Killer whales are also referred to as orcas and they are one of many famous animals in public ocean parks or oceanariums. Â Despite their name, killer whales are actually close relatives of dolphins are considered much nicer than their reputation. Â They are not known to attack people and are considered gentle enough to be trained in captivity. Â Orcas are known for their black and white color and most males also have a distinct dorsal fin. Â These fins are fully developed once the orcas reach their late adolescent stage. Â Under normal conditions, the dorsal fins point upwards and project a strong cartilage or collagen support. Â Orcas that are held captive meanwhile have dorsal fins that are typically bent. The reason for this is not actually determined and specified but scientists always point out that the bent dorsal fins do not mean that the orcas are having health problems. Â Many experts have suggested that the collagen and cartilage support of the dorsal fins may have weakened over time because of the limited swimming space for captive killer whales. Â The natural pressure of the water and ocean currents become absent when the orcas are kept in pools or restricted parts of the ocean.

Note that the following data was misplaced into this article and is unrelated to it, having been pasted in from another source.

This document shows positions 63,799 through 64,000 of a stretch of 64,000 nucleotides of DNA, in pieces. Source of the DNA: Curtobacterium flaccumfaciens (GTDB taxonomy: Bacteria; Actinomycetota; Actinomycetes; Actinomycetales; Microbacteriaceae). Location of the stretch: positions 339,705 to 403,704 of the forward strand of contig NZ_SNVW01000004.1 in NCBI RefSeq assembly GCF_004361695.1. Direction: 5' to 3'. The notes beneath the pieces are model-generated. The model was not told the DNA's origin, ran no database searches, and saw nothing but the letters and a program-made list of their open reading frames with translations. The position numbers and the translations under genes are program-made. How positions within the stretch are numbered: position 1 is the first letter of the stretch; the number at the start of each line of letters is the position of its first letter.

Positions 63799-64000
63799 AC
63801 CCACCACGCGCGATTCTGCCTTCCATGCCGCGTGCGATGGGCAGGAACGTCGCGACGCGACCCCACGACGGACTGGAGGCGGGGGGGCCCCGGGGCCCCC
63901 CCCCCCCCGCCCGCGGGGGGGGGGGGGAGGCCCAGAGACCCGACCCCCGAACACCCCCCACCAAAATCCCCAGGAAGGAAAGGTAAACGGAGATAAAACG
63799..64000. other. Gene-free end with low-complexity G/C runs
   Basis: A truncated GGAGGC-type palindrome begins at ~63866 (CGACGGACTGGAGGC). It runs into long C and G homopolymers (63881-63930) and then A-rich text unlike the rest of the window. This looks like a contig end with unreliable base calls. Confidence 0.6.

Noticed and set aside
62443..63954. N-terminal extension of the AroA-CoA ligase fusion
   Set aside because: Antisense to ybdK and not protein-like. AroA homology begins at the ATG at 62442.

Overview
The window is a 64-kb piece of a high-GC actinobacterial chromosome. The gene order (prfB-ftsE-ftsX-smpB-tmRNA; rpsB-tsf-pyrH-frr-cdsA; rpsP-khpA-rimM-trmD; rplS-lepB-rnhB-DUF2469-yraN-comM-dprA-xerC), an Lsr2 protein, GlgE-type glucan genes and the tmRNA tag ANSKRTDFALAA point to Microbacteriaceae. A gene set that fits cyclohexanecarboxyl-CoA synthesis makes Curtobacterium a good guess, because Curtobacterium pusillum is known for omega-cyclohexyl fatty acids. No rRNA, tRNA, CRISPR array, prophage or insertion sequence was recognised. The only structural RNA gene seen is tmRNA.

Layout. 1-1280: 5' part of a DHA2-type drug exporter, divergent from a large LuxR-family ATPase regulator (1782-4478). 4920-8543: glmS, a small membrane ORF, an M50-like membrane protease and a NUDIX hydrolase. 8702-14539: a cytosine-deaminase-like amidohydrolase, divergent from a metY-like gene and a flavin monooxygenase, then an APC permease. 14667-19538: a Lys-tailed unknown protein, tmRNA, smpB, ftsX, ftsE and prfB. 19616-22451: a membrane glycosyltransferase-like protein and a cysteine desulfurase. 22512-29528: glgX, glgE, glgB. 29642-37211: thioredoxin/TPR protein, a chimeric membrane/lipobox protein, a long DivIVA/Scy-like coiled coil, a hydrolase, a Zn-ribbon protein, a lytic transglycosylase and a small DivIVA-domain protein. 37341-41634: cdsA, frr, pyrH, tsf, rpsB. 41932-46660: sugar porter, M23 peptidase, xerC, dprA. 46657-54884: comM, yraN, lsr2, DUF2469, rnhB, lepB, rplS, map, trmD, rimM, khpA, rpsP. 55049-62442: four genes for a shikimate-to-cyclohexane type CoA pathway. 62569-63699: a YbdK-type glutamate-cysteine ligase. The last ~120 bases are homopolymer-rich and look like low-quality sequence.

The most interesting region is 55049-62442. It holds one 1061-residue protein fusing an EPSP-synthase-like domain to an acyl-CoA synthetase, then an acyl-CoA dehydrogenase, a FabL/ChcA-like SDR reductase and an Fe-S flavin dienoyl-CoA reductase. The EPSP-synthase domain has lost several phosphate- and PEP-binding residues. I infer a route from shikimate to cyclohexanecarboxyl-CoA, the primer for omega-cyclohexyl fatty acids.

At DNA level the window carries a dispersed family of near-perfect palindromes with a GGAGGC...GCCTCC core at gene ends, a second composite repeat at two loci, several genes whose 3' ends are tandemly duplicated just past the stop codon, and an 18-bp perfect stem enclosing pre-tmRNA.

There are also scientists who believe that dietary changes may have also played a factor in the bent dorsal fins of orcas. Â What orcas eat in the wild are obviously different from what they are given while being held captive and the nutrients they get may not be enough to support the upright orientation of their dorsal fins. Â Others also believe that the stress put on the orcas while being restricted in terms of movement may also contribute to the bending of their dorsal fins. Â Some also theorize that the lower blood pressure in captive orcas may also be the culprit in terms of maintaining the dorsal fin’s health and support.